While we have examined each of the said assignments of error, together with the rulings underlying same, and are persuaded that the said assignment has no merit, yet we feel constrained to apply the rule recently laid down by our Supreme Court (Code 1923, § 7318) for our guidance, and decline to discuss the following designated assignments of error, to wit: First, fifth, sixth, seventh, eighth, ninth, tenth, eleventh, twelfth, thirteenth, fourteenth, fifteenth, sixteenth, seventeenth, eighteenth, and nineteenth.
The rule we refer to is deducible from the following excerpt from the opinion by Mr. Associate Justice Brown in the case of Futvoye et al. v. Chuites et al., 224 Ala. 458, 140 So. 432, 433, to wit: "The appellants' treatment of assignments of error 5 and 6 is not sufficient, under the repeated rulings here, to invite consideration and treatment of these assignments. As to assignment 5, they say: 'The court should have sustained defendants' demurrer to plaintiffs' replication No. 2, as the matters set up therein were mere conclusions of the pleader, and no facts are averred on which to base such conclusions.' The same treatment is accorded assignment 6."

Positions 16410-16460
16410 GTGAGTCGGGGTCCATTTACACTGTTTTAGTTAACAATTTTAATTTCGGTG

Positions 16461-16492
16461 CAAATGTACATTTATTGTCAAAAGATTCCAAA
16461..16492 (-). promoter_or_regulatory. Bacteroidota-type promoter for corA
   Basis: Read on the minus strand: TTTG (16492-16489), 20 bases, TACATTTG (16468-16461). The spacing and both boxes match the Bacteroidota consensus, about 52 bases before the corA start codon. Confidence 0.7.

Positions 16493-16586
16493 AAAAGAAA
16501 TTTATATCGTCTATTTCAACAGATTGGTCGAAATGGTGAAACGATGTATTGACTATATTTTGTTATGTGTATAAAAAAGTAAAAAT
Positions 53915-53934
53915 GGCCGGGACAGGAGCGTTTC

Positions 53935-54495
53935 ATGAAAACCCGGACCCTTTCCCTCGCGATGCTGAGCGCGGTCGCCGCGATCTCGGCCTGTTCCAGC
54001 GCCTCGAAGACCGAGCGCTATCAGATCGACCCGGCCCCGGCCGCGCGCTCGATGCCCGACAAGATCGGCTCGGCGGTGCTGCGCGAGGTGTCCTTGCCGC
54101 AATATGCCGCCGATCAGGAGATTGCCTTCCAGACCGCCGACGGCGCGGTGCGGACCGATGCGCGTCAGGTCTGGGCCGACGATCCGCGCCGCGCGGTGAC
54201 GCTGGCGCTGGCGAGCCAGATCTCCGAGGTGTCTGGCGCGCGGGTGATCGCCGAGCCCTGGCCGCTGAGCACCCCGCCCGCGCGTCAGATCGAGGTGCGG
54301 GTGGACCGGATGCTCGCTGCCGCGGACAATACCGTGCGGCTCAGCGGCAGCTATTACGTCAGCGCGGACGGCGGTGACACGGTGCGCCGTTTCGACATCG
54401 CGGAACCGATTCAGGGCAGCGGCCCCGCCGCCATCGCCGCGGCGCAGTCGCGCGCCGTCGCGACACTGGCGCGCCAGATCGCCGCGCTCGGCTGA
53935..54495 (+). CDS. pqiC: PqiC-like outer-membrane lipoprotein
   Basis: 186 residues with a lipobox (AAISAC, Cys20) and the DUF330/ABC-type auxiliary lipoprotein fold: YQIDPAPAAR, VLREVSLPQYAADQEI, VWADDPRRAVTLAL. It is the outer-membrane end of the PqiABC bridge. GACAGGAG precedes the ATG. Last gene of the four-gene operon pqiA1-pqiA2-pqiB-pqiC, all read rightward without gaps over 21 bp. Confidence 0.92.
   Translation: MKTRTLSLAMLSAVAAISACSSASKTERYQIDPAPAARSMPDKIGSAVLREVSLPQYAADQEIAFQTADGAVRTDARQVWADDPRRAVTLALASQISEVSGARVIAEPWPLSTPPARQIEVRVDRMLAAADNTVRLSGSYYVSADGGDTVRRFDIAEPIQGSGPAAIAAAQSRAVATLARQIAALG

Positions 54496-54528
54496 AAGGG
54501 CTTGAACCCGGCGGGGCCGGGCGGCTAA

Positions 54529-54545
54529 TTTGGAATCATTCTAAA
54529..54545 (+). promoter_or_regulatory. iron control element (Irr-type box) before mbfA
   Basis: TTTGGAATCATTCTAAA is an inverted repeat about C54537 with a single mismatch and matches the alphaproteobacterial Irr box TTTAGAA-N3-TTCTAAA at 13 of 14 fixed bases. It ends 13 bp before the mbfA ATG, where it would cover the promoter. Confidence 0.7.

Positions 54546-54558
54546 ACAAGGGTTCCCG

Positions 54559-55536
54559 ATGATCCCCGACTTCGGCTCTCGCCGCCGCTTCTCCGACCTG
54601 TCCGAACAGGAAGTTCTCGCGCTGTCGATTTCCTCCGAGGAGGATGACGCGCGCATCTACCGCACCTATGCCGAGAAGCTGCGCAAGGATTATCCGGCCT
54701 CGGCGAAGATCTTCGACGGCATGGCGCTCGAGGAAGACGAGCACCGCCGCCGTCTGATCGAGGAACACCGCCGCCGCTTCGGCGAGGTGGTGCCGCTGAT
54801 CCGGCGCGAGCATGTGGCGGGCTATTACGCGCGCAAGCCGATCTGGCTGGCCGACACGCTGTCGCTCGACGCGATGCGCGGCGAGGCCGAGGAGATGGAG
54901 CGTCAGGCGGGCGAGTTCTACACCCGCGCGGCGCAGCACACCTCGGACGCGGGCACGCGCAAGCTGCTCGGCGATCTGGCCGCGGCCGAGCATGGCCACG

While we do not know that the Supreme Court has undertaken to direct the way and manner in which an "argument" shall be made, in order to merit being denominated an "argument," still, from the quoted excerpt just set out, it seems clear that merely "asserting," even if in a variety of ways, that the ruling underlying a given assignment of error is erroneous, is not sufficient. The duty rests upon the appellant, in a civil case, to "point out" error; and "pointing it out" consists of more than merely saying: "There it is!" We venture to suggest that it includes pointing out, under the law — cited — why it is error.